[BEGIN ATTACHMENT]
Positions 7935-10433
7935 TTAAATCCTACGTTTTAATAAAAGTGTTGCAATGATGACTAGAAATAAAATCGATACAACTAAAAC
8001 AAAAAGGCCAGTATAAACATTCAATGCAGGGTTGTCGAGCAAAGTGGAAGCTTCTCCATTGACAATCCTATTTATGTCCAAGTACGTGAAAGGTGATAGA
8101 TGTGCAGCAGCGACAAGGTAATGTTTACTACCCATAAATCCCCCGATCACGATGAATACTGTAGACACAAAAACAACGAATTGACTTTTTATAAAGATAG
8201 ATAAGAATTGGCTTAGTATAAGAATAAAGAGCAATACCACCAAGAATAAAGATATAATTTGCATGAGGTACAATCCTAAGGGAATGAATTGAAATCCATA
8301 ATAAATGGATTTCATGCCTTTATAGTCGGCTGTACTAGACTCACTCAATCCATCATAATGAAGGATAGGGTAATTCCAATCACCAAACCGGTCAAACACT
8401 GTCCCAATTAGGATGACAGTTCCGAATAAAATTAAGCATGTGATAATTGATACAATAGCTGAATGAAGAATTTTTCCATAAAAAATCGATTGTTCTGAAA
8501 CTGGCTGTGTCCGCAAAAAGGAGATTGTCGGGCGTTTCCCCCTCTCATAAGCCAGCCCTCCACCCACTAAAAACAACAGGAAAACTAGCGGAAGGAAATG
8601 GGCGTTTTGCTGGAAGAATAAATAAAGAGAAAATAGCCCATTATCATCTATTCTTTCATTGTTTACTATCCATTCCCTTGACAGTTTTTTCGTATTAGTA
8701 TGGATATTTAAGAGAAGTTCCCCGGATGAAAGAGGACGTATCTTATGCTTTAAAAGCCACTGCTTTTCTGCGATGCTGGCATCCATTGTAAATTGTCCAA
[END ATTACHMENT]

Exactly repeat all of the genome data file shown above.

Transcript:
Positions 7935-10433
7935 TTAAATCCTACGTTTTAATAAAAGTGTTGCAATGATGACTAGAAATAAAATCGATACAACTAAAAC
8001 AAAAAGGCCAGTATAAACATTCAATGCAGGGTTGTCGAGCAAAGTGGAAGCTTCTCCATTGACAATCCTATTTATGTCCAAGTACGTGAAAGGTGATAGA
8101 TGTGCAGCAGCGACAAGGTAATGTTTACTACCCATAAATCCCCCGATCACGATGAATACTGTAGACACAAAAACAACGAATTGACTTTTTATAAAGATAG
8201 ATAAGAATTGGCTTAGTATAAGAATAAAGAGCAATACCACCAAGAATAAAGATATAATTTGCATGAGGTACAATCCTAAGGGAATGAATTGAAATCCATA
8301 ATAAATGGATTTCATGCCTTTATAGTCGGCTGTACTAGACTCACTCAATCCATCATAATGAAGGATAGGGTAATTCCAATCACCAAACCGGTCAAACACT
8401 GTCCCAATTAGGATGACAGTTCCGAATAAAATTAAGCATGTGATAATTGATACAATAGCTGAATGAAGAATTTTTCCATAAAAAATCGATTGTTCTGAAA
8501 CTGGCTGTGTCCGCAAAAAGGAGATTGTCGGGCGTTTCCCCCTCTCATAAGCCAGCCCTCCACCCACTAAAAACAACAGGAAAACTAGCGGAAGGAAATG
8601 GGCGTTTTGCTGGAAGAATAAATAAAGAGAAAATAGCCCATTATCATCTATTCTTTCATTGTTTACTATCCATTCCCTTGACAGTTTTTTCGTATTAGTA
8701 TGGATATTTAAGAGAAGTTCCCCGGATGAAAGAGGACGTATCTTATGCTTTAAAAGCCACTGCTTTTCTGCGATGCTGGCATCCATTGTAAATTGTCCAA